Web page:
Researchers work hard, often spending long hours and sometimes weekends
in the laboratory, library, or at professional meetings. Their motivation
for working hard stems from many sources. Research:
- advances knowledge,
- leads to discoveries that will benefit individuals and society,
- furthers professional advancement, and/or
- results in personal gain and satisfaction.
Each of these incentives or interests is commonly recognized as responsible
Researchers are allowed to and even encouraged to profit from their
work (see the discussion of the Bayh-Dole Act, below). Professional
advancement as a researcher depends on productivity. Society expects
researchers to use the funds it supplies to advance knowledge and to
make useful discoveries. Personal gain and satisfaction provide strong
incentives for doing a good job and acting responsibly.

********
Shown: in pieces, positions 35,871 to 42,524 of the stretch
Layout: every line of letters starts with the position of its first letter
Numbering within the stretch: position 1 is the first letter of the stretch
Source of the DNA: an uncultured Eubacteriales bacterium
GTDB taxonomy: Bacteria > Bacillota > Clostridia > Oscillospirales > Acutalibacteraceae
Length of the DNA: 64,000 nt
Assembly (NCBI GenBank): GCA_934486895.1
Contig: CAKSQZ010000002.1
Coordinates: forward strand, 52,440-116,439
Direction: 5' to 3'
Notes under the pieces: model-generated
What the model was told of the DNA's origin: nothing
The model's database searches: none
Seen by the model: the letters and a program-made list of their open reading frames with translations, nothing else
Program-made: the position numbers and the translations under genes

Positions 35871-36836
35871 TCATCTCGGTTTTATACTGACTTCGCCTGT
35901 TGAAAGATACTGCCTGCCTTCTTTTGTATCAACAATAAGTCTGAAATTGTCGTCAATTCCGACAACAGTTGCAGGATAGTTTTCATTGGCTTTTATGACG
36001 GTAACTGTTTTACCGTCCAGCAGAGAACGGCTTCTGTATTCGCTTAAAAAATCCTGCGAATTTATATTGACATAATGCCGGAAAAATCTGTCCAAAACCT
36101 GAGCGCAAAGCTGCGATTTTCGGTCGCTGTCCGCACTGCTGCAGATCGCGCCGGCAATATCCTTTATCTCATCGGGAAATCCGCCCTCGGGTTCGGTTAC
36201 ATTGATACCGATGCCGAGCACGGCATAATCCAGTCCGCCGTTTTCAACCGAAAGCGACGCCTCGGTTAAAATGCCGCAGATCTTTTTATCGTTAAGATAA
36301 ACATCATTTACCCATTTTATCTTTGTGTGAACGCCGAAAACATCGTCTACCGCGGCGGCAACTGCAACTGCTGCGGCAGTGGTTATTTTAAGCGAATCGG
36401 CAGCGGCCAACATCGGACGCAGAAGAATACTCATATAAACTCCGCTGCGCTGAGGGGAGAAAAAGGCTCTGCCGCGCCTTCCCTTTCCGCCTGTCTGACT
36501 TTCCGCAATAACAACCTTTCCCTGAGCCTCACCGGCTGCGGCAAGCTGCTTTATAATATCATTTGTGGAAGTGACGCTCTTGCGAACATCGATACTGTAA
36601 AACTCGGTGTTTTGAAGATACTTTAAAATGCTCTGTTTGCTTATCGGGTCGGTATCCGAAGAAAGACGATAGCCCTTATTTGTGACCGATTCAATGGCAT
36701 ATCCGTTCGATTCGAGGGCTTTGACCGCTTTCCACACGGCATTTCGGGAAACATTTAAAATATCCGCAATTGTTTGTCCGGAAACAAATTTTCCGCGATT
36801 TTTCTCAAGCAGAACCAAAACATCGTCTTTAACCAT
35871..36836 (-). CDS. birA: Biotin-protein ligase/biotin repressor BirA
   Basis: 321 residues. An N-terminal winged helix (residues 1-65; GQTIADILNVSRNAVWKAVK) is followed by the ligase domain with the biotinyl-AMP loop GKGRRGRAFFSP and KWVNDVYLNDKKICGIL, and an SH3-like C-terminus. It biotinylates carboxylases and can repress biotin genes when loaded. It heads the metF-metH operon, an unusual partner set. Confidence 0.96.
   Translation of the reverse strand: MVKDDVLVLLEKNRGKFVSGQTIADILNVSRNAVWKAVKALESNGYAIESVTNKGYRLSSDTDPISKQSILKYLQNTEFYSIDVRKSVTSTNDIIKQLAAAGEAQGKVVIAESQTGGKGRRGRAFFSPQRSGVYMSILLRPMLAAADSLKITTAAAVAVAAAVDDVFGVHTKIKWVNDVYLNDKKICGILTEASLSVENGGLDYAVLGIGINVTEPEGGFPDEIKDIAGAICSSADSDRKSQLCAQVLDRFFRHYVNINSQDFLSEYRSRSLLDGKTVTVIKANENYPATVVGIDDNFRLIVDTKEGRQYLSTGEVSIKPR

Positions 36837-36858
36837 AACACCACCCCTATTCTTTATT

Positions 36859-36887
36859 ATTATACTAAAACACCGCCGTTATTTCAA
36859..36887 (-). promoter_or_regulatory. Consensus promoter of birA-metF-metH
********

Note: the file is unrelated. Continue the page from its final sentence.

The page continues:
Researchers’ interests can and often do conflict with one another.
The advancement of knowledge is usually best served by sharing ideas
with colleagues, putting many minds to work on the same problem. But
personal gain is sometimes best served by keeping ideas to oneself until
they are fully developed and then protected through patents, copyrights,
or publications. Legitimate research interests can create competing
responsibilities and lead to what is commonly called conflicts of interest.
It is important to understand that conflicts of interest are not inherently
wrong. The complex and demanding nature of research today inevitably
gives rise to competing obligations and interests. Researchers are
expected to serve on committees, to train young researchers, to teach,
and to review grants and manuscripts at the same time they pursue
their own research. Conflicts of interest cannot and need not be avoided.
However, in three crucial areas:
- financial gain,
- work commitments, and
- intellectual and personal matters,
special steps are needed to assure that conflicts do not interfere
with the responsible practice of research.